Shivering and greasy

Indignity Vol. 4, No. 81

Shivering and greasy

Cold Showers to Save the Planet? Go Soak Your Head!


THE LEVEL OF carbon dioxide in the atmosphere, as measured at Mauna Loa Observatory, reached 425.22 parts per million in March, the highest monthly reading on record. That was 4.7 parts per million higher than March 2023, the greatest recorded year-over-year increase. 

In response to the out-of-control global crisis, yesterday the Washington Post—under the rubric "Climate Solutions"—advised readers to "embrace using cold water, almost all the time." Among the advice in the article was this:

A cold shower not only uses less energy than a hot one, but it also saves water because you don’t have [to] run the tap while you wait for it to heat up, said Jennifer Amann, senior fellow in the buildings program at the American Council for an Energy-Efficient Economy, a nonprofit group. You should also rethink washing your hands with hot or warm water for the same reason, she added.
“If you’re wasting cold water to get your hot water, then you’re really wasting both water and the energy resources,” she said. “Those energy resources still come largely from fossil fuels and so they’re adding to emissions in the environment at a time when we really need to be doing everything we can to reduce carbon emissions.”

No. There is a lot to debate about the value, or lack of value, in recommending personal conservation measures to deal with a systemic catastrophe. But those personal conservation measures need to at least make sense. Telling people to wash themselves in cold water is a waste of one of the most precious resources of all: the public's willingness to listen to conservation advice. 

Cold water is bad for washing with. It does not get you clean anywhere near as well as hot water does. As anyone who has ever washed their hands in cold water knows, it is not just uncomfortable but ineffective. Things stick to your hands. Soap doesn't work right. Your fingers get stiff and painful.

If you try to take a shower in cold water instead of hot water, it will take longer to get yourself clean—except you'll be so miserable that you'll get out of the shower earlier, with cold damp grime still sticking to you. Then you'll have to scrape it off with a towel and put the towel in the laundry. 

How should you do that laundry? "Modern laundry detergents, even those that aren’t marked for cold-water use, are typically formulated to clean just as well at lower temperatures," the Post wrote, in the section about how you should use cold water more often in your washing machine. And you should. But those modern formulations of detergents are the result of the industry working to find ways to overcome the basic fact that hot water washes things better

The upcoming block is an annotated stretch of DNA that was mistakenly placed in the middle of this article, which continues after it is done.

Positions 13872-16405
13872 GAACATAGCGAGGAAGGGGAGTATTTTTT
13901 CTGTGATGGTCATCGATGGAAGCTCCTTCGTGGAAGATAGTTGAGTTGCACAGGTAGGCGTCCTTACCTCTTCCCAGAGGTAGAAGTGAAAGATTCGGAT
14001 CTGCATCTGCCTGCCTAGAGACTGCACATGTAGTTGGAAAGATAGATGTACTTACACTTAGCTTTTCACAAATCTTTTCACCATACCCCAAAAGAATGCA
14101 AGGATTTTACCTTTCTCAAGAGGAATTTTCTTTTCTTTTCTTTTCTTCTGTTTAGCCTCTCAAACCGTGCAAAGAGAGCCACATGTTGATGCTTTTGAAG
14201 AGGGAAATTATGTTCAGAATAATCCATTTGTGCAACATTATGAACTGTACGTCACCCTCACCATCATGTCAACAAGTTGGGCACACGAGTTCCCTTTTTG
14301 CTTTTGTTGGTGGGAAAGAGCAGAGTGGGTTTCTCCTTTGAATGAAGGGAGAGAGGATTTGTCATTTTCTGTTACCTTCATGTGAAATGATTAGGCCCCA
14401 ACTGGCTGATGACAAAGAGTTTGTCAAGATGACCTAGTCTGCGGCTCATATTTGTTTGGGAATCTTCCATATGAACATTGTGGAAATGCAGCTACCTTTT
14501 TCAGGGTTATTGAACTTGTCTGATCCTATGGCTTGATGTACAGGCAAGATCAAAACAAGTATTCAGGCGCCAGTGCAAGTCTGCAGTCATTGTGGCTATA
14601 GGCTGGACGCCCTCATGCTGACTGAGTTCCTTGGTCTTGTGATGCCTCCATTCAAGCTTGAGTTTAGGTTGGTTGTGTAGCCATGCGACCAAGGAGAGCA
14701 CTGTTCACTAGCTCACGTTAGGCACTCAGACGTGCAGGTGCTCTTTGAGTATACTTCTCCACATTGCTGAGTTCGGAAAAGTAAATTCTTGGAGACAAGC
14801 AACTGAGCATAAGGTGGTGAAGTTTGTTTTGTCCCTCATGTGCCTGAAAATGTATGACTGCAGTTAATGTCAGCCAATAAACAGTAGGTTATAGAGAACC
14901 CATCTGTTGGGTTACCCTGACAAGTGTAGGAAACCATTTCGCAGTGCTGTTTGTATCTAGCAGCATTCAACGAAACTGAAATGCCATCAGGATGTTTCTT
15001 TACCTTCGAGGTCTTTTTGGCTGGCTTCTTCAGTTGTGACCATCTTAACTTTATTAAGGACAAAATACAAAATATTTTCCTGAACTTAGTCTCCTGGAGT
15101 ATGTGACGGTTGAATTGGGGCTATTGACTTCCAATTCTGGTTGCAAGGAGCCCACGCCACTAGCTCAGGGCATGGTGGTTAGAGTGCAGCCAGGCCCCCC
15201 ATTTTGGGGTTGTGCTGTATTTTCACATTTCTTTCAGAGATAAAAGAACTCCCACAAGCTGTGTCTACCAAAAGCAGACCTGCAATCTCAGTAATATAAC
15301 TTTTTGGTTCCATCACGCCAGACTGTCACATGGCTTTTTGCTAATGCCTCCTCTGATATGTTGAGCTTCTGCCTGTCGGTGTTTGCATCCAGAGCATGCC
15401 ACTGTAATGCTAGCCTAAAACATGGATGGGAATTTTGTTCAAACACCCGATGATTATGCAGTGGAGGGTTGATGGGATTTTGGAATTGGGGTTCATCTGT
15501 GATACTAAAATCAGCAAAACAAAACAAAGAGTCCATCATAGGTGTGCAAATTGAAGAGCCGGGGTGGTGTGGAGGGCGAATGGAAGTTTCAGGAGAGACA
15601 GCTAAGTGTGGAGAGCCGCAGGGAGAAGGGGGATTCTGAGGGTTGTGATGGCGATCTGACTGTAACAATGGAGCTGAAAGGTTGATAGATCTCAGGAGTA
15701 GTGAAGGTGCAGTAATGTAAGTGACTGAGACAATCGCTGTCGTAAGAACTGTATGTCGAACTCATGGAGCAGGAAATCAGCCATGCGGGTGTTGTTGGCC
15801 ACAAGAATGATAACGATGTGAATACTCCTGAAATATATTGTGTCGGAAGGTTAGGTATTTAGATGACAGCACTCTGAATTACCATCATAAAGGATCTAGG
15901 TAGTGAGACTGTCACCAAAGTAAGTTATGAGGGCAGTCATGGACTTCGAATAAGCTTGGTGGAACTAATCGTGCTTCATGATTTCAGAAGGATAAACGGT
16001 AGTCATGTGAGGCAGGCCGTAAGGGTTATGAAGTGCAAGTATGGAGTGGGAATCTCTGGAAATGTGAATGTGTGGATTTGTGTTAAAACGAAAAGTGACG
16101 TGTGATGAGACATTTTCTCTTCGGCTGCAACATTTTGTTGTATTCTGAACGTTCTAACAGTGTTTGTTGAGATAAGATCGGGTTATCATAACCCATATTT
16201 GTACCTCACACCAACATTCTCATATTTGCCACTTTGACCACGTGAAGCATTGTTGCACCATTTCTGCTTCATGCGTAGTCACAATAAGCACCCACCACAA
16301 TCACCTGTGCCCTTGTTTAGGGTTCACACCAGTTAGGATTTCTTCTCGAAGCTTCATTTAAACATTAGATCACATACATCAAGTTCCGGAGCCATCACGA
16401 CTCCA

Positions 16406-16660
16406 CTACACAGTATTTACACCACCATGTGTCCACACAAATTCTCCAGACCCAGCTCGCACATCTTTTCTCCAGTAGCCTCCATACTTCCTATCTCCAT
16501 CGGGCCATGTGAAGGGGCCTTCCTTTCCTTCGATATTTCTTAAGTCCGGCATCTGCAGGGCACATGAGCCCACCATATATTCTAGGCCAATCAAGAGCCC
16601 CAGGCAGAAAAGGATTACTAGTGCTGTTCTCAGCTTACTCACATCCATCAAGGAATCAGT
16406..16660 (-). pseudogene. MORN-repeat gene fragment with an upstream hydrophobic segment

This is not some irrational made-up belief to justify fuel consumption. It's grade-school science. Hot water is a more effective solvent than cold water. Hot water melts sugar and loosens grease. Low-temperature commercial dishwashers, which use chemicals instead of extra-hot water to sterilize the dishes, nevertheless heat water to at least 120 degrees

A nice hot shower is also 120 degrees. Water at that temperature makes soap flow into crevices. It rinses those crevices clean. The melting point of sebum is somewhere around 85 degrees. Stick your head under a hot shower and the shampoo has something to work with. Stick your head under a cold shower and you're trying to remove congealed oils with congealed soap. 

One great obstacle to the environmental movement is that people associate conservation with deprivation. The forces busily destroying the world are counting on this. Donald Trump is thriving on the stump warning his audiences that their enemies are forcing them to use sluggish dishwashers, stingy showerheads, feebly flushing toilets. He's not wrong! At the very least, most energy-saving technologies involve noticeable tradeoffs

Telling people to take cold showers is the worst kind of conservation message, the kind that confirms the belief that environmentalists are plotting to make you live in a shipping container and eat bugs. As part of a package of advice, it taints all the rest. Are modern laundry detergents really so advanced you don't need to use the hot water cycle? Probably! If you're telling me that while also arguing that a cold shower is a perfectly good substitute for a hot one, though, why would I believe you about the detergent, either?